US20160357761A1 - Techniques for suggesting recipients based on a context of a device - Google Patents

Techniques for suggesting recipients based on a context of a device Download PDF

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US20160357761A1
US20160357761A1 US14812892 US201514812892A US2016357761A1 US 20160357761 A1 US20160357761 A1 US 20160357761A1 US 14812892 US14812892 US 14812892 US 201514812892 A US201514812892 A US 201514812892A US 2016357761 A1 US2016357761 A1 US 2016357761A1
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recipients
user
device
state
user device
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US14812892
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Michael R. Siracusa
Rafael Cerioli
Edouard Godfrey
Joao Pedro Lacerda
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Apple Inc
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Apple Inc
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    • GPHYSICS
    • G06COMPUTING; CALCULATING; COUNTING
    • G06FELECTRIC DIGITAL DATA PROCESSING
    • G06F17/00Digital computing or data processing equipment or methods, specially adapted for specific functions
    • G06F17/30Information retrieval; Database structures therefor ; File system structures therefor
    • G06F17/3061Information retrieval; Database structures therefor ; File system structures therefor of unstructured textual data
    • G06F17/30634Querying
    • G06F17/30637Query formulation
    • G06F17/3064Query formulation using system suggestions
    • GPHYSICS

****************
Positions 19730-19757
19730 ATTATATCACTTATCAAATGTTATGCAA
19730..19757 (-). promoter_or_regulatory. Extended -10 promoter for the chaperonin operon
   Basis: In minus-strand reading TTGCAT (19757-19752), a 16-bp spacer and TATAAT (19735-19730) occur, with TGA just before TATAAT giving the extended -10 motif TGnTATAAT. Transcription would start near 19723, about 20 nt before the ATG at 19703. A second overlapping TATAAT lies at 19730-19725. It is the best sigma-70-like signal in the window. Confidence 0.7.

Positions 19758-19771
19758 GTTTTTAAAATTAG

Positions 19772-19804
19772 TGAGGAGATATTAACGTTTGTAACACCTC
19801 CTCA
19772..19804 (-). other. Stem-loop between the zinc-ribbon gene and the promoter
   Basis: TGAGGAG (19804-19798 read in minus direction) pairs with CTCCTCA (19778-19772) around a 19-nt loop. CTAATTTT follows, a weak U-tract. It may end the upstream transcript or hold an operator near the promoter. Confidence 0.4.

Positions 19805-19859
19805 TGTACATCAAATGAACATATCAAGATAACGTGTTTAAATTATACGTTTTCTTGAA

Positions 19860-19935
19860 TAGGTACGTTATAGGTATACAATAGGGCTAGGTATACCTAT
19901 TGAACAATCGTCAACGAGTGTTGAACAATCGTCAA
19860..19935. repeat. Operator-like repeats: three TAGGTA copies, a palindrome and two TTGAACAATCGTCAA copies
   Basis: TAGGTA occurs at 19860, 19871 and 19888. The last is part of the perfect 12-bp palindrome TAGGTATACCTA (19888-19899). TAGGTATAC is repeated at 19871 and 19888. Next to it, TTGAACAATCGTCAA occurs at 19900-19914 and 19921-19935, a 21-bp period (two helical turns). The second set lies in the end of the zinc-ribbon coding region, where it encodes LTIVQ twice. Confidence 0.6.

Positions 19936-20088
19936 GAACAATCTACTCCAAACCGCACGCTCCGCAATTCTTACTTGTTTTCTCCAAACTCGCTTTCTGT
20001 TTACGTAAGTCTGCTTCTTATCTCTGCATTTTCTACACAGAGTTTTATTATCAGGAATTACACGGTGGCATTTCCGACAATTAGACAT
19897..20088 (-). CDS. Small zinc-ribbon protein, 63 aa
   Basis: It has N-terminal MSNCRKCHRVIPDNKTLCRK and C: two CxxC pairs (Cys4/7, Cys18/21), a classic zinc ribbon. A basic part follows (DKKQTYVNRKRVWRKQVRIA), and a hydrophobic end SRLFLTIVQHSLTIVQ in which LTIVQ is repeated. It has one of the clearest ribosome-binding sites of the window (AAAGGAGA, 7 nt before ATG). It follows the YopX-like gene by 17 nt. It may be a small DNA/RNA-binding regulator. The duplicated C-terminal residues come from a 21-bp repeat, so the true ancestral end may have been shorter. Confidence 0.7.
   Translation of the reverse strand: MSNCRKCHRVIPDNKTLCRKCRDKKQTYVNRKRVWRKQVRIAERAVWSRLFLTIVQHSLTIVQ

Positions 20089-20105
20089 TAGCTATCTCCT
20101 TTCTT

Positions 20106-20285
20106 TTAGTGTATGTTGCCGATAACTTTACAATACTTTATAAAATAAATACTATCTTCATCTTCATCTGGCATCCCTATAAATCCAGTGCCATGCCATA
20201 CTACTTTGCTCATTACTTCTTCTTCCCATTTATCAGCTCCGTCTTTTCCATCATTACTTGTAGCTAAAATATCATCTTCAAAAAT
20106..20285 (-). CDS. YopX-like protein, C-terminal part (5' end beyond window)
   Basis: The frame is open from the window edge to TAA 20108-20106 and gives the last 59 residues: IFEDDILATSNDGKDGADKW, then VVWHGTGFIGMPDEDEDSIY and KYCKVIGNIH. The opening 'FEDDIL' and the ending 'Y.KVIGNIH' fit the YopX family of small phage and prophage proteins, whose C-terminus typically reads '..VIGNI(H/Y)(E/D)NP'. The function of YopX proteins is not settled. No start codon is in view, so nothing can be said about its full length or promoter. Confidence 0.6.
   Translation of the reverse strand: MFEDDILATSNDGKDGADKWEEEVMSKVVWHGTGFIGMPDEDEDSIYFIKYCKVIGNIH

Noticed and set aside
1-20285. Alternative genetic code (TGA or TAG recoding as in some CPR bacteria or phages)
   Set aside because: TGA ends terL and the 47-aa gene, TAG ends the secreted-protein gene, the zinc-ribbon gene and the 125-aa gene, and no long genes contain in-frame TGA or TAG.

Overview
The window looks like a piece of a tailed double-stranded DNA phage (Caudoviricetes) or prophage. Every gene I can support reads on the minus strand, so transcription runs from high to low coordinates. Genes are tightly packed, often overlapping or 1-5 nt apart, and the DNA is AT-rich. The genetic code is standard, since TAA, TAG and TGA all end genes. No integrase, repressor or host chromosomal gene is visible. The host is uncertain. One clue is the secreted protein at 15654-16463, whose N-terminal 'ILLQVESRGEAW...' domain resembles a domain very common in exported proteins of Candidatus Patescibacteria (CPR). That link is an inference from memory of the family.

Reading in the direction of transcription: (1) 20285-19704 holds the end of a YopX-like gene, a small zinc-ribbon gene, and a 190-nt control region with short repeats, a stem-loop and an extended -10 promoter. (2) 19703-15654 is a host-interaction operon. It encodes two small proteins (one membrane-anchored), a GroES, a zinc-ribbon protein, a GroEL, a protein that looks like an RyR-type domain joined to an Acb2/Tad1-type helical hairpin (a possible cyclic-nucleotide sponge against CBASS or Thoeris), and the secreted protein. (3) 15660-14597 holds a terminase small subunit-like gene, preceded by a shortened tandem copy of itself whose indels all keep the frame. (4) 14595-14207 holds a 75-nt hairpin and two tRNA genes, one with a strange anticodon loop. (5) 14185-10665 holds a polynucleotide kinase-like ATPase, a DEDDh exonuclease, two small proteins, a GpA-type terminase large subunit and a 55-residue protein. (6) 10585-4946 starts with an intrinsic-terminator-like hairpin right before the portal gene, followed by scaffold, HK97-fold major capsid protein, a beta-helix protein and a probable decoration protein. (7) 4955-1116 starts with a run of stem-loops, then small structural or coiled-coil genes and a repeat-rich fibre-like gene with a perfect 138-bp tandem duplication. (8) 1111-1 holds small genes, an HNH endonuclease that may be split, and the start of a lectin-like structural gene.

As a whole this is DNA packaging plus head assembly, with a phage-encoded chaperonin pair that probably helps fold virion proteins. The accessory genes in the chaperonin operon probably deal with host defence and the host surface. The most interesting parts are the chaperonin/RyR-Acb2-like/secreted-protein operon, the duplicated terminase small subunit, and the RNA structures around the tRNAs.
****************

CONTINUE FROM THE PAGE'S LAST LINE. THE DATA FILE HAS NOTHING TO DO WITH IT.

• G06COMPUTING; CALCULATING; COUNTING
    • G06FELECTRIC DIGITAL DATA PROCESSING
    • G06F17/00Digital computing or data processing equipment or methods, specially adapted for specific functions
    • G06F17/30Information retrieval; Database structures therefor ; File system structures therefor
    • G06F17/3061Information retrieval; Database structures therefor ; File system structures therefor of unstructured textual data
    • G06F17/30634Querying
    • G06F17/30657Query processing
    • G06F17/30675Query execution
    • GPHYSICS
    • G06COMPUTING; CALCULATING; COUNTING
    • G06FELECTRIC DIGITAL DATA PROCESSING
    • G06F3/00Input arrangements for transferring data to be processed into a form capable of being handled by the computer; Output arrangements for transferring data from processing unit to output unit, e.g. interface arrangements
    • G06F3/01Input arrangements or combined input and output arrangements for interaction between user and computer
    • G06F3/048Interaction techniques based on graphical user interfaces [GUI]
    • G06F3/0484Interaction techniques based on graphical user interfaces [GUI] for the control of specific functions or operations, e.g. selecting or manipulating an object or an image, setting a parameter value or selecting a range
    • GPHYSICS
    • G06COMPUTING; CALCULATING; COUNTING
    • G06NCOMPUTER SYSTEMS BASED ON SPECIFIC COMPUTATIONAL MODELS
    • G06N99/00Subject matter not provided for in other groups of this subclass
    • G06N99/005Learning machines, i.e. computer in which a programme is changed according to experience gained by the machine itself during a complete run
    • HELECTRICITY
    • H04ELECTRIC COMMUNICATION TECHNIQUE
    • H04LTRANSMISSION OF DIGITAL INFORMATION, e.g. TELEGRAPHIC COMMUNICATION